Sustainability is as much about saving businesses as it is about saving the rain forest. Russ Meller wants to prove it to you. He’s director of CELDi, a joint research effort between universities and industry. With funding from the National Science Foundation, their goal is to make the flow of goods traveling our transportation infrastructure more efficient.
Today, along with that flow of goods is a parallel gush of money that’s streaming down the sewer. That’s because a quarter of the trucks on our roads travel empty. The rest are only about half-full—or half-empty, depending on your philosophy.
Through CELDi, Meller and his partners will propose a way to build fully utilized truck loads. If we could accomplish that, Meller says, we’d reduce the number of miles driven by 83.2 billion, which translates into 16.5 billion gallons of diesel fuel worth $65.8 billion.
That says nothing about the CO2 reduction—and even that is no longer just a fuzzy environmental “nice-to-have.” It’s a hard number. Supply chain leaders are starting to ask for their suppliers’ CO2 numbers, according to research published recently by the Carbon Disclosure Project and Accenture. The CDP is a not-for-profit organization providing a global system for companies and cities to measure, disclose, manage and share their CO2 emissions numbers. According to their report, the proportion of the responding companies that claim they will deselect suppliers who fail to meet formal environmental criteria within five years has more than doubled from 17% in 2009 to 39% in 2011 and two-thirds (63%) of responding companies are also investing in training their procurement staff in supply chain carbon management. This is a dramatic rise from 26% in 2009 and 41% in 2010.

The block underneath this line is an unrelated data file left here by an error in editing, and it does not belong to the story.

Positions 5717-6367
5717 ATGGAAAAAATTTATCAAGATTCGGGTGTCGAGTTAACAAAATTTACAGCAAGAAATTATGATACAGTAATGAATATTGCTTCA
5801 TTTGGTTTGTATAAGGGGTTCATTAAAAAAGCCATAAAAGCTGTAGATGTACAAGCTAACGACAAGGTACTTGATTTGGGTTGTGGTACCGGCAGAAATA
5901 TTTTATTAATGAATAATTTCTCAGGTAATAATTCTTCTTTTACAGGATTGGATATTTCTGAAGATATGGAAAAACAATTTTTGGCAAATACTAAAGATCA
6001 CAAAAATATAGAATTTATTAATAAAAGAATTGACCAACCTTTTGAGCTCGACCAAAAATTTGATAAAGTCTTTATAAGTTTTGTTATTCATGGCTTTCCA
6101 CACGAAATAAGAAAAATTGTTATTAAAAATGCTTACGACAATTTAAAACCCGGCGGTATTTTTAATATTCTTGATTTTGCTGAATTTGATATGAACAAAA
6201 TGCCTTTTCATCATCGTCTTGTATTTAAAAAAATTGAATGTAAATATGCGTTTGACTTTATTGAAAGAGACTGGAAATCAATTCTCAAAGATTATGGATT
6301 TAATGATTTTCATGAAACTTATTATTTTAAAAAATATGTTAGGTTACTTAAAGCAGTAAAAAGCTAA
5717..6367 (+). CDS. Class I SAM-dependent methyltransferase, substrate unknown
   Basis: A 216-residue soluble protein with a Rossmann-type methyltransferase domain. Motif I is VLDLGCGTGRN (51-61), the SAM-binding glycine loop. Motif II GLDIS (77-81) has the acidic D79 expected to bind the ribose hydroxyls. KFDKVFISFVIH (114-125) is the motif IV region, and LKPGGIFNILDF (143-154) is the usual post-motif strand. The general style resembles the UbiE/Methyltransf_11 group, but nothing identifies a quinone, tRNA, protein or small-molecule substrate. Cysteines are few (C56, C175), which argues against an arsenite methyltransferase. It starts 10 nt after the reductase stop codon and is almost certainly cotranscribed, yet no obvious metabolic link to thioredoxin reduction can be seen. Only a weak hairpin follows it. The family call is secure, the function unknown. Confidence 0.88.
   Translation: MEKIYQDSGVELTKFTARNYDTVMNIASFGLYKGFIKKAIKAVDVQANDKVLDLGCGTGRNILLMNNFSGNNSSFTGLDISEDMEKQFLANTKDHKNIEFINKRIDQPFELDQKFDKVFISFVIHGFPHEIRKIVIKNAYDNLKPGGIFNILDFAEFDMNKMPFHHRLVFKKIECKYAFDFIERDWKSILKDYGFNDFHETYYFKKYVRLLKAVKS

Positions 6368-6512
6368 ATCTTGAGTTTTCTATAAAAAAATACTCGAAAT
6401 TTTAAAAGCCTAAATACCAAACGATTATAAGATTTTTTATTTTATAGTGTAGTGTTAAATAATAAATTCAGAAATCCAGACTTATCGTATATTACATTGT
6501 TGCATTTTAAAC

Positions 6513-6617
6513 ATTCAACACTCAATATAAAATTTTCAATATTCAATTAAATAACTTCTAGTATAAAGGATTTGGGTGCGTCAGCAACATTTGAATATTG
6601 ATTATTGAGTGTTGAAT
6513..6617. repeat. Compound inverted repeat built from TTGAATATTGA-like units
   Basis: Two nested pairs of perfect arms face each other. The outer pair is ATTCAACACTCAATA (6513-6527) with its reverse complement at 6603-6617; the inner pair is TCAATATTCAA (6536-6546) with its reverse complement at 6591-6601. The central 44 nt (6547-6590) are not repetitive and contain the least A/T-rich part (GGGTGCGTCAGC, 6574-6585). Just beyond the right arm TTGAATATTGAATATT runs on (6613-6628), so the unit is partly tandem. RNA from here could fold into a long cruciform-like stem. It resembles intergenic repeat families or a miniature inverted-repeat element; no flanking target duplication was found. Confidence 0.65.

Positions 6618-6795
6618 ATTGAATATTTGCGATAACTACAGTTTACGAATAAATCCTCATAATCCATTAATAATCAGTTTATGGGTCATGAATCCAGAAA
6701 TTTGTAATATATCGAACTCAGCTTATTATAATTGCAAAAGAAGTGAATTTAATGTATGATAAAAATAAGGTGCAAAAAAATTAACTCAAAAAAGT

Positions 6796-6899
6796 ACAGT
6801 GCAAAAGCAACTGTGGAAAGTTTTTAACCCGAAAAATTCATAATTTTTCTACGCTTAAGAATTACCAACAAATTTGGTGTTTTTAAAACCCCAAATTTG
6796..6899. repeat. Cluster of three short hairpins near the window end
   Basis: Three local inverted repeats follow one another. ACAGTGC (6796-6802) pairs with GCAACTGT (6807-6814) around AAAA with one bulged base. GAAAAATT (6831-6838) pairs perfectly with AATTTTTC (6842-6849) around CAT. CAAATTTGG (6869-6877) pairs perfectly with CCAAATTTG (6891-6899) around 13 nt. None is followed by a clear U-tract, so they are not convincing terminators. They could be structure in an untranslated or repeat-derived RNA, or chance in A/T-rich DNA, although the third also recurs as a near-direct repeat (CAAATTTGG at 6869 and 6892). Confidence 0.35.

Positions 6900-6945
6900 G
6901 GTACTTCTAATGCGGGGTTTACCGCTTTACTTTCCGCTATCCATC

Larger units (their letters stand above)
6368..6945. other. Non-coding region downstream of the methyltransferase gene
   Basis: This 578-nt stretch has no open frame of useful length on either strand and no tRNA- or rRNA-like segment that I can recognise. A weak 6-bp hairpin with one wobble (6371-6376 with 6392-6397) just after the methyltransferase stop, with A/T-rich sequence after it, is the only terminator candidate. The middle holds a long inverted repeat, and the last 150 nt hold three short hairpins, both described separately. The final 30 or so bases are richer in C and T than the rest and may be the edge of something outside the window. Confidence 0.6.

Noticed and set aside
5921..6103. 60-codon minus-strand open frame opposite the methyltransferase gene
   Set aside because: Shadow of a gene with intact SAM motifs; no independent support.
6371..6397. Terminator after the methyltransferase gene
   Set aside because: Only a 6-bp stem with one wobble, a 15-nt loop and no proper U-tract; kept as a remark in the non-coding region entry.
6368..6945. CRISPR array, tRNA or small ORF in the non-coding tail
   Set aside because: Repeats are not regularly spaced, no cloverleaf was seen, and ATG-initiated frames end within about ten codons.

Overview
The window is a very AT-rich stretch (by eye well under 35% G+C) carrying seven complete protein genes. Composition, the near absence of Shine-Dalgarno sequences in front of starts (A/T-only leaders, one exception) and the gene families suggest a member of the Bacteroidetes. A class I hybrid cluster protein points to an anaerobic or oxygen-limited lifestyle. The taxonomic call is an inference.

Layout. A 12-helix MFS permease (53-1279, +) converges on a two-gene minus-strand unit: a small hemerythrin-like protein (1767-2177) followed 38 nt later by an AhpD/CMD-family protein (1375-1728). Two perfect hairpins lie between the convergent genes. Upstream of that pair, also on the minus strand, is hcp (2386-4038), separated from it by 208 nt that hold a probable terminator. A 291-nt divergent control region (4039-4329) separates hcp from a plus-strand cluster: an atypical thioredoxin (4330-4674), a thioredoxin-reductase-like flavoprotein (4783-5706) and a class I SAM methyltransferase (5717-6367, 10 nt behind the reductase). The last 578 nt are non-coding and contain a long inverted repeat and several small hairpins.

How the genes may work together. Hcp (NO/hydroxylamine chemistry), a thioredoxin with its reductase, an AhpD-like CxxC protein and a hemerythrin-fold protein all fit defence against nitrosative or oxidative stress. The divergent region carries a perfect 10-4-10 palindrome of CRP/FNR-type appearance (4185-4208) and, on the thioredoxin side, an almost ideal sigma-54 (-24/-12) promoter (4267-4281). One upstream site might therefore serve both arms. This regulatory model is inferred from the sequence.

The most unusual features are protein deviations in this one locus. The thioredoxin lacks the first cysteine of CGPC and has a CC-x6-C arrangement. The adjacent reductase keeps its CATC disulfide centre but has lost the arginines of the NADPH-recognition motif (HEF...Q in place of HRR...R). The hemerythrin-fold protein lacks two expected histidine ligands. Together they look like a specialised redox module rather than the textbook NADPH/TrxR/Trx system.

Even more surprising, half of the responding companies have developed, or are developing, contractual obligations for suppliers to include information on their greenhouse gas emissions management in response to requests for proposals.
A conversation I had with a logistics professional on the receiving end of such a request adds credibility to this report’s findings. Grant Opperman, president of D.W. Morgan, a supply chain and logistics services firm, told me that three years ago a Fortune 500 client asked him to start measuring the carbon emissions D.W. Morgan produced in serving its clients. This caused a mini-panic at the firm because there were no standards and no gauge to do such measurements.
“We have facilities all over the world that are very different and we have trucks in different countries, all kinds of different employee profiles,” Opperman said. “But this client didn’t have it figured out yet either, they just wanted us to take a stab at it and start reporting to them and they’d evolve as they went along.”
Today Morgan is compiling emission statistics and having them audited and confirmed by an independent consulting company for reports to clients. By the way, these clients are high-tech firms with critical supply chain needs and time is millions. But today Morgan is not only trying to get the best price for transportation between Philly and Dallas, but it is trying to figure out how to reduce the emissions from that move.
Opperman says this has taught his company how to think about its business in a formalized metrics-driven way and build a competitive advantage upon efficiencies.
The climate’s changing, all right. Hope you’re ready for the heat from your company’s stakeholders.